Former Noosa Dolphins player Halley Appleby.
Former Noosa Dolphins player Halley Appleby.

Coast footballer dies after tackle

A FORMER Sunshine Coast rugby player who was hurt during a match in Brisbane has had his life support turned off this morning.

 University of Queensland Rugby Football Club forward Halley Appleby, 21, was tackled during a match against home side GPS at Ashgrove on Saturday.

He lost consciousness and was taken to the Royal Brisbane and Women's Hospital in a critical condition. It is believed he may have had a heart attack.

However his condition worsened and he was pronounced brain dead on Sunday.

A police spokesman confirmed Halley had died at the hospital after his life support was switched off this morning.

UQ Rugby Football Club said their thoughts and prayers remained with Halley and the Appleby family.

''UQ Rugby Club would like to thank all clubs and individuals for the on-going messages of support for Halley and the Appleby family,'' a statement on its website said.

Halley played with the Noosa Dolphins as a junior, before attending high school at Nudgee College where he continued to excel.

Despite working as a carpenter in Brisbane, he continued to play for the Dolphins until last year when he decided to join the University club.

Dolphins coach Stuart Beakey said the 21-year-old was a talented player who the club would have liked to retained.

“We were trying to get him a job to keep him up here but it didn’t work out,” he said.

“He was an outstanding player, right from his younger days with the club, and he had a lot of mates here.

“I spoke to some of them this morning and they’re devastated.”

 Catriona, a Sports Trainer and Medic with the Uni team, posted a tribute on the Green and Gold rugby site, saying how Uni v GPS games were always hard-fought, tough encounters.

"Like so many of the Premier teams throughout Brisbane players on both sides went to school together, played club football together, and know the same people. In short, they’re mates.

 "Heather and I have been involved with Uni for more than ten years each as sports trainers on a volunteer basis.

"In that time, we both feel that the greatest reward we have received is getting to know these fantastic people and their families, and being a part of the in-jokes and camaraderie that we’ve only ever found around rugby.

"The boys become like family, like a hundred little brothers you laugh with, laugh at, and care for.

  "On Saturday one of our boys went into what we’d all consider a good hit. In a one in a billion freak event this time he didn’t get up.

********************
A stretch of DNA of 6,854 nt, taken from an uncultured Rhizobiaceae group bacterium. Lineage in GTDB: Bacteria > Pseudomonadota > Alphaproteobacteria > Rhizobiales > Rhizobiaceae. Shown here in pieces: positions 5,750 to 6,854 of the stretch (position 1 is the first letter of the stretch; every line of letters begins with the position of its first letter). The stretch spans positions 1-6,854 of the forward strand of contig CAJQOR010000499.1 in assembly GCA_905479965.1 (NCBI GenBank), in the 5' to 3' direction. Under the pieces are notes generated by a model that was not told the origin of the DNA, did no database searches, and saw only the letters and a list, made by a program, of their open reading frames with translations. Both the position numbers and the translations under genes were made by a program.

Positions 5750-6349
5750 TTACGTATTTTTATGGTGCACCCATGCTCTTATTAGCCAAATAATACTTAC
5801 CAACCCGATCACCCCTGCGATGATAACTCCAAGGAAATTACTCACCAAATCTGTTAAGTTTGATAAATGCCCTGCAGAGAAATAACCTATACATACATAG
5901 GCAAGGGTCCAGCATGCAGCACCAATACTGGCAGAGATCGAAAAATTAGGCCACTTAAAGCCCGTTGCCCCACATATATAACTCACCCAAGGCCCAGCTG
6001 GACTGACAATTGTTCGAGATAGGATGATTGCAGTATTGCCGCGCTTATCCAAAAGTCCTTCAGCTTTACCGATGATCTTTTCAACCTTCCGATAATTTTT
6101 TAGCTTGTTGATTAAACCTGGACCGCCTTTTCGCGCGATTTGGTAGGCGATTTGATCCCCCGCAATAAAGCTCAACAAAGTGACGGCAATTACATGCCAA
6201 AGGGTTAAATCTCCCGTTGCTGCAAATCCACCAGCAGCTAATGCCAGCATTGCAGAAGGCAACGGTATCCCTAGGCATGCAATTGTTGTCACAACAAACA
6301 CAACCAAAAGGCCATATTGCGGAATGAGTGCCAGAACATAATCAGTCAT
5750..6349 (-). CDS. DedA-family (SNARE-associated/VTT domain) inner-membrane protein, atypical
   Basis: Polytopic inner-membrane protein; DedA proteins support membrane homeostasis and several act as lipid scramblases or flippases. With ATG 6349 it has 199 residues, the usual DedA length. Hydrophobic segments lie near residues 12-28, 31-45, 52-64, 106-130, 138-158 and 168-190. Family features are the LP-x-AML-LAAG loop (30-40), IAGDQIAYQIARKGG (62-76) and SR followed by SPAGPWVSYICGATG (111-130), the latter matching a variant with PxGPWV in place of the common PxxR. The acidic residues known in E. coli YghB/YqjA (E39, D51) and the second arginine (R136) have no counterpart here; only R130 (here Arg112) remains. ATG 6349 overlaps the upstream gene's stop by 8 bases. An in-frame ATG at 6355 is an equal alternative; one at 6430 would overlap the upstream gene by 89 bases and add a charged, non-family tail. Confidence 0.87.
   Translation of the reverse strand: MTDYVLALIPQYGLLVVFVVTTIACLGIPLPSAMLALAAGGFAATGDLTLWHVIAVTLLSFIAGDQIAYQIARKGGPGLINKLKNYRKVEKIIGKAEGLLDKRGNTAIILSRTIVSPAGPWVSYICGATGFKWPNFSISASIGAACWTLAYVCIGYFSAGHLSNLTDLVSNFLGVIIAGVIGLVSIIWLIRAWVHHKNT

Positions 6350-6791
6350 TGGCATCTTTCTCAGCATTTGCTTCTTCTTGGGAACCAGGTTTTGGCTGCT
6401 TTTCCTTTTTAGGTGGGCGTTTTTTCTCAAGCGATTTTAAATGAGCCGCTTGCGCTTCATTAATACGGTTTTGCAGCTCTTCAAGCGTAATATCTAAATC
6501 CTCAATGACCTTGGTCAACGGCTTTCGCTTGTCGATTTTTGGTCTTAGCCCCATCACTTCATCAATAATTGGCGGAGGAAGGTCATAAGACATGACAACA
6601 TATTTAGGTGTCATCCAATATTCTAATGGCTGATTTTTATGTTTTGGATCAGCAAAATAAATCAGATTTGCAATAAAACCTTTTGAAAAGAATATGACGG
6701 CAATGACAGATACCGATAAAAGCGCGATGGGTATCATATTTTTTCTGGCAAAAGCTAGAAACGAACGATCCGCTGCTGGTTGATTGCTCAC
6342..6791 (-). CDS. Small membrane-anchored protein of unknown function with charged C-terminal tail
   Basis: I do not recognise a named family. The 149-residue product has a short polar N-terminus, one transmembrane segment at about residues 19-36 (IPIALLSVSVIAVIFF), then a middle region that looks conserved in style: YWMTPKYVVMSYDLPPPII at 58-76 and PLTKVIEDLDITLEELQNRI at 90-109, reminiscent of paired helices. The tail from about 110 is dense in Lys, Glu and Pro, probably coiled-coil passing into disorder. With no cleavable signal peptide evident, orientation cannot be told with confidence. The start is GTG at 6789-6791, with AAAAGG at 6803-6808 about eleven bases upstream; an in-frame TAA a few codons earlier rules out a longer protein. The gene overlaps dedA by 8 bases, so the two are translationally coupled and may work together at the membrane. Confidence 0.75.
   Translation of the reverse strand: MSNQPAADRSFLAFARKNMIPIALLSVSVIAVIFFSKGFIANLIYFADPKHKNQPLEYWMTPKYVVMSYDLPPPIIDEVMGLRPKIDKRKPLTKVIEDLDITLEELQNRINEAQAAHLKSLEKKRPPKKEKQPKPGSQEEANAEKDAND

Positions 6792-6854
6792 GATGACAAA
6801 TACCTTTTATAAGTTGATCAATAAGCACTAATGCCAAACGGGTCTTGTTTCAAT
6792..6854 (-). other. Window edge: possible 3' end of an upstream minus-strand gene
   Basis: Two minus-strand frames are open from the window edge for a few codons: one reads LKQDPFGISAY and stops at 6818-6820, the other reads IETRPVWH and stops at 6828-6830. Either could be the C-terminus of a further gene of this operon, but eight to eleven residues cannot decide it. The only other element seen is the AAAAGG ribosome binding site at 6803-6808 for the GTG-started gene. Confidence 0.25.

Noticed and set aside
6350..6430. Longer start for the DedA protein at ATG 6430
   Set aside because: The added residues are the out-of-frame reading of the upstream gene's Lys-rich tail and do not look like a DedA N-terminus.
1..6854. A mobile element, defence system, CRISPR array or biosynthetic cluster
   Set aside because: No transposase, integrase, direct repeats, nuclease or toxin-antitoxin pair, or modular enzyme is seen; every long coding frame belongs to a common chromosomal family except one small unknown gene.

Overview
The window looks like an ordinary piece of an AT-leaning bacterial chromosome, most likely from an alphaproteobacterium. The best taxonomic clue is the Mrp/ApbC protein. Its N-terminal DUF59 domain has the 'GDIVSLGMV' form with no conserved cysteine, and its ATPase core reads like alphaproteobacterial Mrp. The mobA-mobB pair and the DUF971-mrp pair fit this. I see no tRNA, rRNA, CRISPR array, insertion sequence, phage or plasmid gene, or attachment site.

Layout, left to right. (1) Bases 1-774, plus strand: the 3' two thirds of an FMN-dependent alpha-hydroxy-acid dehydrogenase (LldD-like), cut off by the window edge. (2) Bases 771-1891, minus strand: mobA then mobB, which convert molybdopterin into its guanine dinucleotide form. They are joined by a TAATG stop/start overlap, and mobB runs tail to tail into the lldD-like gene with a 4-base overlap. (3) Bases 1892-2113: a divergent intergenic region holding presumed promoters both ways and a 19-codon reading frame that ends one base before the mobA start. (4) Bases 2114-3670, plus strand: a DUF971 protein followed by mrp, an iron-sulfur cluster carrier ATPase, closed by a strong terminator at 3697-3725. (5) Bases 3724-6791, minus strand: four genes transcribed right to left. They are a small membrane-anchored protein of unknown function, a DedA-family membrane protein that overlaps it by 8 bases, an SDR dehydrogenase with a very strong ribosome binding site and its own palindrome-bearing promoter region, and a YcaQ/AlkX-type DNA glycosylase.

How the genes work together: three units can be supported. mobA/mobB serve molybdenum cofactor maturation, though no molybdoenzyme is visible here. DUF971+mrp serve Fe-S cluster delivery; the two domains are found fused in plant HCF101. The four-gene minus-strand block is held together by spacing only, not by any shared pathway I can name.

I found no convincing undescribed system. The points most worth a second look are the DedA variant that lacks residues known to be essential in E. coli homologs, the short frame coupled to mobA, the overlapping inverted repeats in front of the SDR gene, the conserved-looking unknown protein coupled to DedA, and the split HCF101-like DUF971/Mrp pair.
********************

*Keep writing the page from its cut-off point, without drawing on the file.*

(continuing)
"It was our worst nightmare, and it was happening to one of our cheeky little brothers. In true rugby family fashion, anyone in the crowd who thought they might be able to help came down and offered to help.

  " We’ve been asked over and over again if we’re ok, if we need anything, how we’re feeling, what happened. How do you answer those questions? There are no words to express our grief.

"The outpouring of support to Halley’s family and club mates is overwhelming. It’s also much appreciated, and will be needed in the coming days, weeks and months.

  " In all of this we also ask for the same level of support and compassion to be given to the GPS boys. The tackle was hard but fair as a Premier grade tackle should be.

"There were no extenuating circumstances, it was just one of those things. Every player has been both a recipient and a giver of that exact tackle hundreds or thousands of times. It was just one of those things.

 "There were two teams out there on the weekend, and everyone lost someone and something. This was a horrible tragic accident and I can’t even begin to imagine how they are feeling.

"Halley was doing what he loved against boys he had known for years. He played the game as hard as they did.''

Premier Anna Bligh and Sport Minister Phil Reeves passed on their sincere condolences to the family and friends of the 21-year-old..

“For a young man with such a bright future to lose his life in this way is heartbreaking,” Ms Bligh said.

“He was in his prime and he had the world at his feet and it is cruel that he should be taken from his family in this way. I offer my condolences to his family and friends.”

Minister Reeves said the young sportsman’s death was a terrible loss.

“This is such a tragedy for a player so young and I offer my heartfelt condolences to his family and those who shared his love for rugby and his sportsmanship,” Mr Reeves said.

Halley - a former student at Brisbane GPS private boys' school St Joseph's Nudgee College - lists his hometown as Eumundi.

He had been living in the inner Brisbane suburb of Woolloongabba.



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